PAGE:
In spite of celebrating the improvements in the economic statistics and the enhancements in social indicators, President Nguema has to face the challenge to improve the image of Equatorial Guinea in the international community. The country has been constantly denounced for violating human rights. By such organizations as EG Justice, Human Right Watch, and “Anistia Internacional”, freedom of expression, association, and assembly have undergone severe restrictions in Equatorial Guinea. According to documents published by these organizations, local authorities frequently promote arbitrary imprisonments, being accused of intimidating and harassing people who belong to or are associated with political opposition.
Besides that, the right of due process of law has been disrespected routinely and prisoners are subjected to serious abuses, including torture. However, the future of the Country is promising. “The local demand includes a great deal of variety of goods and services, due to the high per capita income, which is about $25 thousand dollars and the GDP of the country is the third highest of Sub-Saharan Africa”, Evaldo Freire exclaims. “There is excellent infrastructure, including roadways, electricity, and water. I am quite hopeful regarding the future of the Country in the service and tourism segments. There are excellent hotels, for example. The cooperation from Brazil has certainly contributed to the development of agriculture, which is still needy. The preparation of local human capital has equally benefitted from the Brazilian support”, he summarizes. “Businessmen, students, and researchers from Brazil must come and visit Equatorial Guinea. Try to explore this country and see how much potential there is here. There is nothing like visiting the country to see what is being done”, Benigno Tang, the ambassador invites.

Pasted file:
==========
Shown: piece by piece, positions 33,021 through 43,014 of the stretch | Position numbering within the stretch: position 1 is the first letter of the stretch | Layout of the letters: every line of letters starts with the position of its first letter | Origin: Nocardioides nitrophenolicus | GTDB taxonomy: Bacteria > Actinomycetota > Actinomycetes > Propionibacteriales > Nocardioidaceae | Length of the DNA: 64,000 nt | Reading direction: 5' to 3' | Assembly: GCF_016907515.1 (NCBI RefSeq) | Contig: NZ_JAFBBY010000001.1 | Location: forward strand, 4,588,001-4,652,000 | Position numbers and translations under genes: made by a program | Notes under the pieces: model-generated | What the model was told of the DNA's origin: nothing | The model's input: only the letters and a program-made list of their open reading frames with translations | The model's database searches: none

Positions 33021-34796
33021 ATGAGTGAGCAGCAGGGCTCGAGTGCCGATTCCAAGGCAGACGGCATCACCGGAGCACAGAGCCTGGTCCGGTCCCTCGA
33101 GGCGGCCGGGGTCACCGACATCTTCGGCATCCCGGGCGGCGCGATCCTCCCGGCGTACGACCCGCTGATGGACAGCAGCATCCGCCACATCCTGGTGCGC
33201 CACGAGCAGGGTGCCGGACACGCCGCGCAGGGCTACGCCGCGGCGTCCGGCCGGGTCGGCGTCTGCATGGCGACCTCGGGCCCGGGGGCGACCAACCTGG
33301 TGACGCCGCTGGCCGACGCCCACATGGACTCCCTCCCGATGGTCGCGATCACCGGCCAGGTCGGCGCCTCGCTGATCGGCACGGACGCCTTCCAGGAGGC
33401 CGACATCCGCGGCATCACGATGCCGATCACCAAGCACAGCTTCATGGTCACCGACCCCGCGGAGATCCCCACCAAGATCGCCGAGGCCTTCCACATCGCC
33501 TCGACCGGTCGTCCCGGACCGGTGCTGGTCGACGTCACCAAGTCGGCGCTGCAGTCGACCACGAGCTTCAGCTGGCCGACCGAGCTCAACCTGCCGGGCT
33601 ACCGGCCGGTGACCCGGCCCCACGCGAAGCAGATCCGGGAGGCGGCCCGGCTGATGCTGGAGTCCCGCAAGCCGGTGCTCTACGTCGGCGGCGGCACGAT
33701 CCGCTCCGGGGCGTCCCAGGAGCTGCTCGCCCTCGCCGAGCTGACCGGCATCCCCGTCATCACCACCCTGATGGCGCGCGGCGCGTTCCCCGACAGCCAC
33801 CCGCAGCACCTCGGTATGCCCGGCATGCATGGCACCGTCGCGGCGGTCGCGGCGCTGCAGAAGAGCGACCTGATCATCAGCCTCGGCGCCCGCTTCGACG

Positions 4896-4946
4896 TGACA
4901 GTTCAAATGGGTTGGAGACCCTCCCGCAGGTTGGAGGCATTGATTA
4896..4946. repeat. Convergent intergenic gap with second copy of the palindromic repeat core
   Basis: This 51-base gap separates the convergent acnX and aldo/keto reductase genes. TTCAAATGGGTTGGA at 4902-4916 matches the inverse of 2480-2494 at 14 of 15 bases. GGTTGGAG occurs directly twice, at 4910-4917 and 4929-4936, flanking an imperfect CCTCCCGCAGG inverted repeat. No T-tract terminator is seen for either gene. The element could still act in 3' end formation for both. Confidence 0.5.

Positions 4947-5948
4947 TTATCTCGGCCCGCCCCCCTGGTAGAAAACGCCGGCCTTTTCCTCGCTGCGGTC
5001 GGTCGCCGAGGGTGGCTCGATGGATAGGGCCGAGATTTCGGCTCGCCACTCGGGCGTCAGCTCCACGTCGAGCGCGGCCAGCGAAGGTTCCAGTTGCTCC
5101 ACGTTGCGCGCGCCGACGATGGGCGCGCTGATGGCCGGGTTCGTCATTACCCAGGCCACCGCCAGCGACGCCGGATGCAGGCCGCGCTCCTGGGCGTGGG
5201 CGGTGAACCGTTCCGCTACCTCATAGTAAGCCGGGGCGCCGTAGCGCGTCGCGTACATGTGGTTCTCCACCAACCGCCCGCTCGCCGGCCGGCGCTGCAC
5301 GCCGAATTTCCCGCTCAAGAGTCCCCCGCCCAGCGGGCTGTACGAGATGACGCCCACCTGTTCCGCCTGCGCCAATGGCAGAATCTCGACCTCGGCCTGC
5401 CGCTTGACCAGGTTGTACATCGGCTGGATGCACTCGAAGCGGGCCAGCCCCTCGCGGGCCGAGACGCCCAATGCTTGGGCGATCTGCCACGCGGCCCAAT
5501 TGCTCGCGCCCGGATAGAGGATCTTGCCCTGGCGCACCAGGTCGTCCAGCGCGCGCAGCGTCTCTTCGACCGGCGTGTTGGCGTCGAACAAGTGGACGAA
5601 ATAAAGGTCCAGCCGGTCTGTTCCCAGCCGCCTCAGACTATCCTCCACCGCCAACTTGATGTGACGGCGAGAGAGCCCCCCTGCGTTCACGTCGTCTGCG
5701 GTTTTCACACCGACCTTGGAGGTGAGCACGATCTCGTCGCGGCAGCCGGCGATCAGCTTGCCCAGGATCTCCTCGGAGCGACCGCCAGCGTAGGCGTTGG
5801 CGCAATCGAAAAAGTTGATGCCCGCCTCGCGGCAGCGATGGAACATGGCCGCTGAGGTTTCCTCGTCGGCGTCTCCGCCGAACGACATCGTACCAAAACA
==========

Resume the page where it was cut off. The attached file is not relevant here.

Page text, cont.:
On July 23rd 2014, Equatorial Guinea entered the Community of Portuguese Language Countries.
ABOUT THE COUNTRY
Equatorial Guinea is located in Central Africa. It is a little more than 28 thousand km2 in land area, the country is composed of two regions, one continental and the other is an island. The continent holds the larger urban center, Bata city, and it is demarcated
by Cameroon to the north, the east and south by Gabon and on the west is the Atlantic Ocean. The island region is composed by several islands, including the island of Bioko, where Malabo, the administrative capital city. The territory of Equatorial Guinea is divided into seven provinces, 18 districts, 36 municipalities, and 716 local councils and 344 condominiums. The population of Equatorial Guinea — is about 754 thousand people, based on the 2013 census data — the population is relatively young, as 47.3% is under 15 years old. The majority (61.2%) live in rural areas.